The Coming Wave Of Quantum Computers & The NSA

News has recently come out showcasing the NSA’s desire to create a quantum computer in order to crack every existing form of encryption known.  Well that is until quantum computing is available for the companies creating encryption methodologies.  Although it isn’t new information that the NSA has had its beady eyes focus on this objective for a while, it just makes everything all the more creepier given all the recent revelations of their practices.

If you are not familiar with what a quantum computer is in the first place, here is a video from Veritasium that goes over the basics (if you can call it that).  Pay particularly close attention to the 5 minute mark forward and you’ll understand why this form of computer will be perfect to carry out the NSA’s schemes.

Thankfully, they will likely be some years off before attaining their goal. Hopefully…

The NSA And The Supreme Court

aerial-utah-data-centerYou may find this a bit disturbing but did you know that much of the NSA’s public justification for hoarding all of our data comes from a 1979 Supreme Case, Katz v. United States.  It basically states a very loose definition of the “right to privacy” in that when it comes to 4th Amendment issues people should only have a “reasonable” expectation of privacy.  As you can imagine, this leaves the door open to all sorts of abuse.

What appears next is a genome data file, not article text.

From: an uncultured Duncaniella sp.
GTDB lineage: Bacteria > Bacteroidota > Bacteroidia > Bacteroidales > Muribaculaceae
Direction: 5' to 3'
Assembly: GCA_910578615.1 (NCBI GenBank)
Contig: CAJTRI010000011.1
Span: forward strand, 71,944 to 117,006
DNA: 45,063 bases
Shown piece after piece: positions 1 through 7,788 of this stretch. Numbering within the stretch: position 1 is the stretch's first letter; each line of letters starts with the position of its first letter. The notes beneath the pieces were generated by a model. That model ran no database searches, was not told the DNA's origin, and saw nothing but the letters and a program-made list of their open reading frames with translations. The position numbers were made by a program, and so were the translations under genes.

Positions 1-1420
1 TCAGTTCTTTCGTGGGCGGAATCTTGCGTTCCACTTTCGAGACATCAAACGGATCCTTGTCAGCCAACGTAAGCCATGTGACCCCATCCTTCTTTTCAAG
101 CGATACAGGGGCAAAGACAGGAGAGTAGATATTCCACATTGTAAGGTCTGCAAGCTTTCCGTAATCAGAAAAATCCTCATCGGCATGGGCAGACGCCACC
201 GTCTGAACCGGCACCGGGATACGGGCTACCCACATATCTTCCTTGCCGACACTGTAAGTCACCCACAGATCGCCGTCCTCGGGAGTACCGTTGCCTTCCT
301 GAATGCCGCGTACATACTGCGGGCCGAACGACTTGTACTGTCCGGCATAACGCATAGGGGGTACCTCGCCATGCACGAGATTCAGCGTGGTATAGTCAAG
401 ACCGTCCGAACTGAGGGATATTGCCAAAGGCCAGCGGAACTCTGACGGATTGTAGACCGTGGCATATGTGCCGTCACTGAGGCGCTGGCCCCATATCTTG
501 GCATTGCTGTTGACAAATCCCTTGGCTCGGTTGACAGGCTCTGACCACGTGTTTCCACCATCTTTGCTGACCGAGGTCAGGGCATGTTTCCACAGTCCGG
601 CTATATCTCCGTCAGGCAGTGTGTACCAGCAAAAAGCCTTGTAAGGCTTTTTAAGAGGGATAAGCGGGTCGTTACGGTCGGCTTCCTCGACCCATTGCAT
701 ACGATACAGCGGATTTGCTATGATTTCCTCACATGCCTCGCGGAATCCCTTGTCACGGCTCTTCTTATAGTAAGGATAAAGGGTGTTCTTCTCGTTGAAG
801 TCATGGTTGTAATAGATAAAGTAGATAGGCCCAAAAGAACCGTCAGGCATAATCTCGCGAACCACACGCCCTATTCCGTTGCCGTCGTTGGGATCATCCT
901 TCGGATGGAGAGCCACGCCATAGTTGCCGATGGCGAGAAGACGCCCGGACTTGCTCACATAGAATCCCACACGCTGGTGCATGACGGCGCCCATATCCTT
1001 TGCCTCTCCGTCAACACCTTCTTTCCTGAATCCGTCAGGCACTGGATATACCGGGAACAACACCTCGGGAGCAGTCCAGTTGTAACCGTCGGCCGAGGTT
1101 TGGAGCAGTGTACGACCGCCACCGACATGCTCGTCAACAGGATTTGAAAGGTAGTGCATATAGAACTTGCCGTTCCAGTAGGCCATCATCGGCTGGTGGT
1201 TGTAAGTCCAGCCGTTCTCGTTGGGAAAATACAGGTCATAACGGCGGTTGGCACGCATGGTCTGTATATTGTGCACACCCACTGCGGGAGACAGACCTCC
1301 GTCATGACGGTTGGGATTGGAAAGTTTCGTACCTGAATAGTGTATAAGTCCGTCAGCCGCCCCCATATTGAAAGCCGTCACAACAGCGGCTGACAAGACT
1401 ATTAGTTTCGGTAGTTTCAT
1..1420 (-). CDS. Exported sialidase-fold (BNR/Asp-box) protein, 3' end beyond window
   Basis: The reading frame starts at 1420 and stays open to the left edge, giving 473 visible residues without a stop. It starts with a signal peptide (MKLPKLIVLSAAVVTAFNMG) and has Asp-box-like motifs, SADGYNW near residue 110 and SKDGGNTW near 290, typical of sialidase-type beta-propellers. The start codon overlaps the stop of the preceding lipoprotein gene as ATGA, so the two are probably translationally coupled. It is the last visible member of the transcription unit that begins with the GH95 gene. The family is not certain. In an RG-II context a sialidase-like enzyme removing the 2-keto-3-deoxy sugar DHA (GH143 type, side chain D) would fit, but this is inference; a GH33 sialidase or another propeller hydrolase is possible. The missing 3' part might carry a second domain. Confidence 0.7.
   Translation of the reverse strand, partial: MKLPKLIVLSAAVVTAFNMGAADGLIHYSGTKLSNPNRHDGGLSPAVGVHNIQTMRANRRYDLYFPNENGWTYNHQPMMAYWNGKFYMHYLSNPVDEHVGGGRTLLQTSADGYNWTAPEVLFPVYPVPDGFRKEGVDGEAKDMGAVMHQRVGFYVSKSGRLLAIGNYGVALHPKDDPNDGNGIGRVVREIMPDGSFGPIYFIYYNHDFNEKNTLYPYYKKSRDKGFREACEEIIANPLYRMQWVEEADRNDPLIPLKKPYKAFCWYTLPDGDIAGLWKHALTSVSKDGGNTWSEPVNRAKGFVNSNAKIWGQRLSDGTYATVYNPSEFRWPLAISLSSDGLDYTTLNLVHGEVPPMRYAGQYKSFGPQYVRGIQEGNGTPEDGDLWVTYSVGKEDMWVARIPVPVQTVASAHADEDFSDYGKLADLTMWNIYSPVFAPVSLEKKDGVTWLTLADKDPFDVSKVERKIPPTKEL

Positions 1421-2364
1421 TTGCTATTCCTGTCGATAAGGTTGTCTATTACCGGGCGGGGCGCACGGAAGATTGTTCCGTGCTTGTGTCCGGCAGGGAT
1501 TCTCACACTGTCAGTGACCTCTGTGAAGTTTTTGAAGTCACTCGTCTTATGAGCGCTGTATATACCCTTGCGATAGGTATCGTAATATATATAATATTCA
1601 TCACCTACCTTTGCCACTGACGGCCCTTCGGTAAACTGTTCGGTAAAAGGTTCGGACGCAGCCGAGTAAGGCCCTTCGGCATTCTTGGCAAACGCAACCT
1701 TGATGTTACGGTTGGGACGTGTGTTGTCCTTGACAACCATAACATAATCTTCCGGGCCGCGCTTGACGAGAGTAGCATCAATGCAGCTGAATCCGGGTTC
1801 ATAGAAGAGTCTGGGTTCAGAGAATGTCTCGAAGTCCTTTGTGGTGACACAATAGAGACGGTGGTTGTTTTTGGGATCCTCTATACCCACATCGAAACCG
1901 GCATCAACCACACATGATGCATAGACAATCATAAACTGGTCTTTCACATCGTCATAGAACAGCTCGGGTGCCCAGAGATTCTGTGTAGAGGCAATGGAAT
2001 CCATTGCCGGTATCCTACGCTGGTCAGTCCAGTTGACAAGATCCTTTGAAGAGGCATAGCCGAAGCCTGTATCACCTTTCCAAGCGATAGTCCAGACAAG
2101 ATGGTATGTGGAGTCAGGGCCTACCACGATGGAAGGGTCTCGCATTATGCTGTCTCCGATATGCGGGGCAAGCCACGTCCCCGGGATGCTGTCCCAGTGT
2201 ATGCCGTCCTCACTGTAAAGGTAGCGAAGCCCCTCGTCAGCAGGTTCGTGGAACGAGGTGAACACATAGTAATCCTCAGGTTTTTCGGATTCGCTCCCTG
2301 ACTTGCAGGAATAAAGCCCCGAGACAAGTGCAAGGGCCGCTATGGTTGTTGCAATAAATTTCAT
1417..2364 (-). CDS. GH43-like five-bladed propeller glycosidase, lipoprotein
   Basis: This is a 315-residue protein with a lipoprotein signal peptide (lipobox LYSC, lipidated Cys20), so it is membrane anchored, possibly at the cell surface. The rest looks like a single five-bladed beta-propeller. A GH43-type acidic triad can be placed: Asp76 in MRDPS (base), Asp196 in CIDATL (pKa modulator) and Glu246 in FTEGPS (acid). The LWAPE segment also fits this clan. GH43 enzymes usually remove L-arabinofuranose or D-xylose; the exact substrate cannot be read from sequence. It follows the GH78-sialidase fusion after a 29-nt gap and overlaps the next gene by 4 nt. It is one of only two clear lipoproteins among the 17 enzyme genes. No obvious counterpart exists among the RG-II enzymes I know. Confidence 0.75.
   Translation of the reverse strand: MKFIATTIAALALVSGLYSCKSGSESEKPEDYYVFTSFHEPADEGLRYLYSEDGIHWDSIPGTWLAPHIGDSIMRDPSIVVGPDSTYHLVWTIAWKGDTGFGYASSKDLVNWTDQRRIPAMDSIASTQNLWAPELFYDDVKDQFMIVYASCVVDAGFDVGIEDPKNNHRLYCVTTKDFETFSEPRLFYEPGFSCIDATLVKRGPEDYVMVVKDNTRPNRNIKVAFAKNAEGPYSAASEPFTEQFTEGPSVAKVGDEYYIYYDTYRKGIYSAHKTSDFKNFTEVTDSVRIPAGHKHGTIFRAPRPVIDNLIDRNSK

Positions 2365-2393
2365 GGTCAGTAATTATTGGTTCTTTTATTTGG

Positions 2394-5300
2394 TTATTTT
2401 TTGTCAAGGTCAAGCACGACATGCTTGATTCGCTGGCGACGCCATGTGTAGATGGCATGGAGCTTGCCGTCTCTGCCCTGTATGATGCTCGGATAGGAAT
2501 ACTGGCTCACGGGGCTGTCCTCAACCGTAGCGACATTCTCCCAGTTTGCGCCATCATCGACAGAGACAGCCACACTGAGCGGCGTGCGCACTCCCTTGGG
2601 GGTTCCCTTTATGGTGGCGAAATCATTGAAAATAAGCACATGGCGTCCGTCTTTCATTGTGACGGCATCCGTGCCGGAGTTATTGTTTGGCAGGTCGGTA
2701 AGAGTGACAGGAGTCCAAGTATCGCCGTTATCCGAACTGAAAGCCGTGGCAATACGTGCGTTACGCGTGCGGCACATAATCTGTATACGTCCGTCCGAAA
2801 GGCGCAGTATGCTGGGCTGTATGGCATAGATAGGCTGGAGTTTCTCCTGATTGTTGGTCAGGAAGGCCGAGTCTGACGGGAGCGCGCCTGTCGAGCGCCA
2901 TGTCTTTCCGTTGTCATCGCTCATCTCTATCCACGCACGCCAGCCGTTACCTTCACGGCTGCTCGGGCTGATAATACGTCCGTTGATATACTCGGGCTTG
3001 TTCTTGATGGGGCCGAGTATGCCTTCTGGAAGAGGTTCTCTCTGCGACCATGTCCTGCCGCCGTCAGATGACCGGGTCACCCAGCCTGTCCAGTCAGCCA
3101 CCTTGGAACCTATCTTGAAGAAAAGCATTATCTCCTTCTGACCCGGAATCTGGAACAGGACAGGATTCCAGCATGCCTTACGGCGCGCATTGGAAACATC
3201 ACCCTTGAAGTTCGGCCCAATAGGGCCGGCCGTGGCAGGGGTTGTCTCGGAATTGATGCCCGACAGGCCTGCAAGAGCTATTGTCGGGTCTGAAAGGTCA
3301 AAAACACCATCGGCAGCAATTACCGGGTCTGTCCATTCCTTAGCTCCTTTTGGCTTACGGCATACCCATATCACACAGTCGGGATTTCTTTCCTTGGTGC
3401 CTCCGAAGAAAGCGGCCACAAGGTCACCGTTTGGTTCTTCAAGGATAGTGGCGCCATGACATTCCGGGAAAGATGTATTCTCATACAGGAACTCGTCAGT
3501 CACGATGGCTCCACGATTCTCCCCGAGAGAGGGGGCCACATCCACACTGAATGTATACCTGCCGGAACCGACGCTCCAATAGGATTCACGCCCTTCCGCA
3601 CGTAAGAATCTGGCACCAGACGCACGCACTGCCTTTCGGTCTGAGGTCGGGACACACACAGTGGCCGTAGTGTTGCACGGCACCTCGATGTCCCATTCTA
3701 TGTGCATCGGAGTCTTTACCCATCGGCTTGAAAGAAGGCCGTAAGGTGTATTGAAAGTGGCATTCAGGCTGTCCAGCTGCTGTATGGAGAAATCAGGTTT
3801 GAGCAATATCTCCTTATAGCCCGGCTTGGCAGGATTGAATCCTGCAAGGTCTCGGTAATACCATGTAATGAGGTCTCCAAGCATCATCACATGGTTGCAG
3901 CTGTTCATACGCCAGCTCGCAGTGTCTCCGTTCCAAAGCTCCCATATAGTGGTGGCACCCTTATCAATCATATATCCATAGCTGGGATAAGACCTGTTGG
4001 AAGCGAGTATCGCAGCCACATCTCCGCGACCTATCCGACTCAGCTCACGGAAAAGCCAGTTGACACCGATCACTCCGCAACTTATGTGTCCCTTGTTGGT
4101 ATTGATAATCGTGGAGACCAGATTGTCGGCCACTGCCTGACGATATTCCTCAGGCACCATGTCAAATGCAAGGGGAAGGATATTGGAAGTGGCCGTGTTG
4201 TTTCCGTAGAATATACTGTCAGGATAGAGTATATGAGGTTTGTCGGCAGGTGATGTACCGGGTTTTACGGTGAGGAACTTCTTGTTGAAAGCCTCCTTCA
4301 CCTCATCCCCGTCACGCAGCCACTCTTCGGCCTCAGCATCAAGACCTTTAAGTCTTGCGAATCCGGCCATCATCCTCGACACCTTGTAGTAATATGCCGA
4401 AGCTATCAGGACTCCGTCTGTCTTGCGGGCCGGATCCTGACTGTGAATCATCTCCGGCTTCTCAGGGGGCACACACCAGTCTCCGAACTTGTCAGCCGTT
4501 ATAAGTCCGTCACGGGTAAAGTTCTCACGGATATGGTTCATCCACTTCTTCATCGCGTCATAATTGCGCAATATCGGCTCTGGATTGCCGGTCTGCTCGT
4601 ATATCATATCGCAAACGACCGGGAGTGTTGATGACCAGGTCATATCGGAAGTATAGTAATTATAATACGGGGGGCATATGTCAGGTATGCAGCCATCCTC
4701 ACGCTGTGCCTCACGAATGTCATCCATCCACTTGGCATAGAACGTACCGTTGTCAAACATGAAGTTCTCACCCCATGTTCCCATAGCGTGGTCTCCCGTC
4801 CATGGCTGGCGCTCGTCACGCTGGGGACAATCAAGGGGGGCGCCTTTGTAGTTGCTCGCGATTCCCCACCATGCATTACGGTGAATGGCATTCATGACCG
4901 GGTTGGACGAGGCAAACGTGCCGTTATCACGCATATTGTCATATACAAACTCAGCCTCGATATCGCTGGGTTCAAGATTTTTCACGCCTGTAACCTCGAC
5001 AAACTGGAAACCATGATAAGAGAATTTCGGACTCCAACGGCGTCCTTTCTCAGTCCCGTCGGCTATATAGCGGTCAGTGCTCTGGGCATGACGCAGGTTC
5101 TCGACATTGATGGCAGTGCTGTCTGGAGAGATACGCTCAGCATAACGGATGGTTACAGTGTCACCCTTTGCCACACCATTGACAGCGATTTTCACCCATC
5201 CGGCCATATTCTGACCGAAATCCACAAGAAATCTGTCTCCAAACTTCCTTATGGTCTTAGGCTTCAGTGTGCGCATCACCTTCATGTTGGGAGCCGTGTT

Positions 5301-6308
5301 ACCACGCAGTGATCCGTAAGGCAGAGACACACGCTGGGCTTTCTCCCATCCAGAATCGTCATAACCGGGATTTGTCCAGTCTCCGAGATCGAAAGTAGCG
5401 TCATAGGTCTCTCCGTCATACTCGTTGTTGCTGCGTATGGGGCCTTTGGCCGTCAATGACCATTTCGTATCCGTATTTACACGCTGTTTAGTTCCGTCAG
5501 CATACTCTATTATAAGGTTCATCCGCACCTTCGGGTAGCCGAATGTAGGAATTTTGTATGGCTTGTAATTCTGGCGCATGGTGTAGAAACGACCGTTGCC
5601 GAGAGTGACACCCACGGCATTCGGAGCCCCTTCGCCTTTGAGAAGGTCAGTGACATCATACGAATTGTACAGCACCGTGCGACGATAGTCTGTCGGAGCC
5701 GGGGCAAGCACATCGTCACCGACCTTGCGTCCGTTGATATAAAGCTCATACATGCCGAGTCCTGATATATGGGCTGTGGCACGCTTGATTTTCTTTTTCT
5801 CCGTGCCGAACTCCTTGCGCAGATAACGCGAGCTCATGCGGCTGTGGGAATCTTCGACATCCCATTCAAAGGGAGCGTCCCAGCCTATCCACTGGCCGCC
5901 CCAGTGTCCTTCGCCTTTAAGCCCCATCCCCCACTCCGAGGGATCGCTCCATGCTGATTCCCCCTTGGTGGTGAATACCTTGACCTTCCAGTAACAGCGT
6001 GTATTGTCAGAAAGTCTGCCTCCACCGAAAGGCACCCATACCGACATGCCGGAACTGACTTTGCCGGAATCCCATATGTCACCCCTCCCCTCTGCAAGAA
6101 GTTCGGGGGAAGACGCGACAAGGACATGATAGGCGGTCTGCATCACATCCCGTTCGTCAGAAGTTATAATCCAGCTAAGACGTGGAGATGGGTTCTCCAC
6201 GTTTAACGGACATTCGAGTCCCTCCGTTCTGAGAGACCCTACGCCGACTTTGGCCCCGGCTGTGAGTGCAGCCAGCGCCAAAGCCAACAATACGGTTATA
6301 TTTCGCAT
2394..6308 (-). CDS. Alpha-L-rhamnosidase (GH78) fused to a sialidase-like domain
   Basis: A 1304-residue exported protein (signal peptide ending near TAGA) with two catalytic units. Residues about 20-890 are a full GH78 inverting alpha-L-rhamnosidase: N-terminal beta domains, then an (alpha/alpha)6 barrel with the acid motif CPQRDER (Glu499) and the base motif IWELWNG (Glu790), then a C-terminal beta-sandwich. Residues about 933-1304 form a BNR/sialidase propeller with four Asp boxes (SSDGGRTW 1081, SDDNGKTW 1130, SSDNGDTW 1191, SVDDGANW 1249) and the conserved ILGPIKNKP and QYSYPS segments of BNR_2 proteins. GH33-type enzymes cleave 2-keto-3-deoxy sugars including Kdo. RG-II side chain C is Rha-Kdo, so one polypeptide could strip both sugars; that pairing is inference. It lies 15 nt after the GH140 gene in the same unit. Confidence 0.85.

“The Atlantic” recently put out a great article on that case, as well as others (go here to read it yourself).  In a nutshell, they demonstrate how that law is ridiculously outmoded because technology and tactics have changed so dramatically since then. This is one of the reasons why I believe that there needs to be a single all encompassing statute on privacy that crosses every aspect of our lives and not a patchwork quilt of federal, state, and private regulation and policies (that’s a different story, though).

NSA Hacks The iPhone With A DropoutJeep!?

I’m starting to think that I am in the middle of a James Bond movie or something.  It recently came out that the NSA created a protocol they call DropoutJeep (who the hell names these things anyway…) that allows them to target iPhone users.  That little hack lets them access your phone’s camera and microphone without you knowing! That’s a happy thought…

BGR put out an article a couple of days back that goes into more detail on the depth of this proverbial rabbit hole; go here to check it out.  Apple has subsequently denied any assistance in or knowledge of the governments activity.  Here’s a pretty little chart that shows how it basically work:

NSA's iPhone Hack

Leaked Slides Offer Insight Into Prism Spying

nsa-logoIn the continually developing story of the NSA’s use of its Prism program to broadly collect data, newly released slides show how the program works with Internet companies like Google and Apple to mine users’ information.  The slides, published this week with some redactions in the Washington Post, show a presentation of PRISM’s workflow and details the targeting process, confirming that both the NSA and the FBI have the ability to conduct real-time digital surveillance.